In this short article, we’re going to explore some things you might consider for your new Laravel project. A lot of new developers goes straight from
laravel new myproject to writing code without any thoughts or considerations, so here’s a list of things that could be of use after your first
git init. Let’s get started!
The following are just opinions and shouldn’t be taken as hard rules to follow. I suggest you try them out, see if it feels right, and decide from there. You think it just made things complicated? Revert the change and let it be :)
The default Laravel directory structure places most of your application logic within the
app directory, in which several Artisan commands will generate files within a predefined directory/namespace for you. As an example,
php artisan make:request SaveArticle will create a new file named
app/Requests/SaveArticle.php which is also namespaced for you under
But how about your application’s Models? The documentation regarding directory structure states that:
"”When getting started with Laravel, many developers are confused by the lack of a models directory. However, the lack of such a directory is intentional. We find the word ““models”” ambiguous since it means many different things to many different people. Some developers refer to an application’s ““model”” as the totality of all of its business logic, while others refer to ““models”” as classes that interact with a relational database… “”
That’s fair enough, I must say. But personally, after working on a bunch of Laravel projects, I see that Eloquent models start to clog up the root
app directory more often than not. So I suggest that from the start (with the default
User model), create and move your Eloquent models within a
Models directory. Down the road when you need more separation, you can easily add a
Models\Customers depending on your problem domain.
I personally feel like this should be the out-of-the-box configuration for Laravel. When you run your test suite, PHPUnit will honor the contents of your
phpunit.xml. One of the very first things that I change for a new Laravel project is to use an in-memory SQLite database instead of creating a traditional RDBMS like MySQL or PostgreSQL specifically for tests. This will make test execution faster, and if you stick with standard SQL commands, can be a huge benefit for running CI tests.
To do this, you need to edit your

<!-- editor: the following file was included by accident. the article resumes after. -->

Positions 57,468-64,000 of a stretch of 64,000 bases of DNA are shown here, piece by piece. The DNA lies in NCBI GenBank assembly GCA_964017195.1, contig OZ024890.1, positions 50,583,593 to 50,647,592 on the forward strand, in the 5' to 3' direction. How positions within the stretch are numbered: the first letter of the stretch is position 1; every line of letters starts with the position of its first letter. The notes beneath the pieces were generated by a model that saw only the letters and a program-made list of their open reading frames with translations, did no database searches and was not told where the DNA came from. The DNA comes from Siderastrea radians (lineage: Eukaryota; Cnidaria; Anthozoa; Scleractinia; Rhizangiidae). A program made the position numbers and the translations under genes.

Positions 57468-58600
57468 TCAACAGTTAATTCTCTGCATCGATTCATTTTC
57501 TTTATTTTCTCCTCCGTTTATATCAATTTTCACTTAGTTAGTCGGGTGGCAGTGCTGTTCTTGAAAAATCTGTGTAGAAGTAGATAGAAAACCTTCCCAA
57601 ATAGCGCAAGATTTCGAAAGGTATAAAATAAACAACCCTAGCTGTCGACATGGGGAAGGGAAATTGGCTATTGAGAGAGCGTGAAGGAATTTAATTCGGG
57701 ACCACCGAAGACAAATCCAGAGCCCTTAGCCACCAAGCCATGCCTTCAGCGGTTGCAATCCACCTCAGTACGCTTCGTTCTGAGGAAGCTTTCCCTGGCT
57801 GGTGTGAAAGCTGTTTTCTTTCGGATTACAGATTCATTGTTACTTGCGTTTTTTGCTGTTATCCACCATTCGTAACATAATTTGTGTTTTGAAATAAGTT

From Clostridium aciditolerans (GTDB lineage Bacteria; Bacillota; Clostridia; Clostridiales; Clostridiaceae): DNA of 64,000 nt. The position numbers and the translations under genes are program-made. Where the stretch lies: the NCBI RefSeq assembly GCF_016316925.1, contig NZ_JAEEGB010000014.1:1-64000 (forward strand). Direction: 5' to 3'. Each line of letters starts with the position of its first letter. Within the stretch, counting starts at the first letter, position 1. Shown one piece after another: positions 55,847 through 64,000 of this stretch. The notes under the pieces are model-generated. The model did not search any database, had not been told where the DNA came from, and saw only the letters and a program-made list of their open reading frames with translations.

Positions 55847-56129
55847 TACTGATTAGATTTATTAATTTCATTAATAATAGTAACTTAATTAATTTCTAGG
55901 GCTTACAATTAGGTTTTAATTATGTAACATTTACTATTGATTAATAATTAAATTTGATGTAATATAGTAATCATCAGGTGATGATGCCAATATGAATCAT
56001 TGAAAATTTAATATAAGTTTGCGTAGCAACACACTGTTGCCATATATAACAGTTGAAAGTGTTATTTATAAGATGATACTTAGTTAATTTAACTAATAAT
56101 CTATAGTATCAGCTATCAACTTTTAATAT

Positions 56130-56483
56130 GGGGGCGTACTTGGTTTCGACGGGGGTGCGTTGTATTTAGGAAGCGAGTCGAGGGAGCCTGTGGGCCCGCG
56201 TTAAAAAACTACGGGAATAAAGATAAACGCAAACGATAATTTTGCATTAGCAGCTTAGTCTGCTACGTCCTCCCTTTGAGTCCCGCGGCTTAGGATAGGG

phpunit.xml set the
DB_DATABASE within the
<php> <env name=""DB_CONNECTION"" value=""sqlite""/> <env name=""DB_DATABASE"" value="":memory:""/> <!-- omitted for brevity... --> </php>
After struggling a bit with setting up and production issues, I’ve finally settled in and accepted Laravel Telescope as a staple for my current and future projects. This little first-party tool gives your development experience a nice boost. It allows you to inspect requests, render sent mail, watch your queue live, and a whole lot more.
Just make sure to read the installation instructions carefully so you won’t yourself into weird issues down the line.
This is more of a consideration if you’re building a package that is meant to be reused, but you might want to change your application name so that the
app directory will be namespaced according to your preferred name, instead of just
App. An Artisan command is available that does this exact thing:
$ php artisan app:name Foo
This will namespace your
app directory, so that
App\Providers will be
A web application can be expected to do some extensive front-end work in its lifetime. Laravel gives us some excellent front-end tooling for free with Laravel Mix and the pre-generated VueJS structure that can be found within the
resources/js directory. But do you know that you can just as easily swap this preset with React or even remove the preset entirely? Just go ahead and
# Swaps from Vue to React $ php artisan preset react # ... or remove the scaffold and go vanilla! $ php artisan preset none
We covered some techniques that you might consider for your new Laravel project. Again, feel free to adapt, remove, or extend these ideas depending on the needs of your project. Remember to make smart decisions across the lifetime of your project!
Got any feedback or suggestions? Feel free to send me an email or a tweet.